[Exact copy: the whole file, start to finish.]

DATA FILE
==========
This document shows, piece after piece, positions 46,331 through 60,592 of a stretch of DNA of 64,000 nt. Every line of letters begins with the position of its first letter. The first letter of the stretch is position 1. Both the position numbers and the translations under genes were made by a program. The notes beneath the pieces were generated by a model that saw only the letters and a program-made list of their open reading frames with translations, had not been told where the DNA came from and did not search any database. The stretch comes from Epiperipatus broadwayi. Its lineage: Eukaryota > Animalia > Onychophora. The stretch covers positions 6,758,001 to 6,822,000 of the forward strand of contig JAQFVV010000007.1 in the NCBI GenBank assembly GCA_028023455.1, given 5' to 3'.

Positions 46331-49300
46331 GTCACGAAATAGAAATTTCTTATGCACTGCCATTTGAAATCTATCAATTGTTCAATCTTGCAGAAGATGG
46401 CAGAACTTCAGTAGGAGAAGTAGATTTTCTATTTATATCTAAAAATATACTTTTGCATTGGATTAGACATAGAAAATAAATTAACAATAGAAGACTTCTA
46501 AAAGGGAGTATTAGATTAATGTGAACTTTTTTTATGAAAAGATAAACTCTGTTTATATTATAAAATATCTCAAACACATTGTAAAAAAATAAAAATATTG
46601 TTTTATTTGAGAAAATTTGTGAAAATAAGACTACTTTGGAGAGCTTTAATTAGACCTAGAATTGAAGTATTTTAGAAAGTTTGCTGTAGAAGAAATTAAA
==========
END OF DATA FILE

This document shows, piece after piece, positions 46,331 through 60,592 of a stretch of DNA of 64,000 nt. Every line of letters begins with the position of its first letter. The first letter of the stretch is position 1. Both the position numbers and the translations under genes were made by a program. The notes beneath the pieces were generated by a model that saw only the letters and a program-made list of their open reading frames with translations, had not been told where the DNA came from and did not search any database. The stretch comes from Epiperipatus broadwayi. Its lineage: Eukaryota > Animalia > Onychophora. The stretch covers positions 6,758,001 to 6,822,000 of the forward strand of contig JAQFVV010000007.1 in the NCBI GenBank assembly GCA_028023455.1, given 5' to 3'.

Positions 46331-49300
46331 GTCACGAAATAGAAATTTCTTATGCACTGCCATTTGAAATCTATCAATTGTTCAATCTTGCAGAAGATGG
46401 CAGAACTTCAGTAGGAGAAGTAGATTTTCTATTTATATCTAAAAATATACTTTTGCATTGGATTAGACATAGAAAATAAATTAACAATAGAAGACTTCTA
46501 AAAGGGAGTATTAGATTAATGTGAACTTTTTTTATGAAAAGATAAACTCTGTTTATATTATAAAATATCTCAAACACATTGTAAAAAAATAAAAATATTG
46601 TTTTATTTGAGAAAATTTGTGAAAATAAGACTACTTTGGAGAGCTTTAATTAGACCTAGAATTGAAGTATTTTAGAAAGTTTGCTGTAGAAGAAATTAAA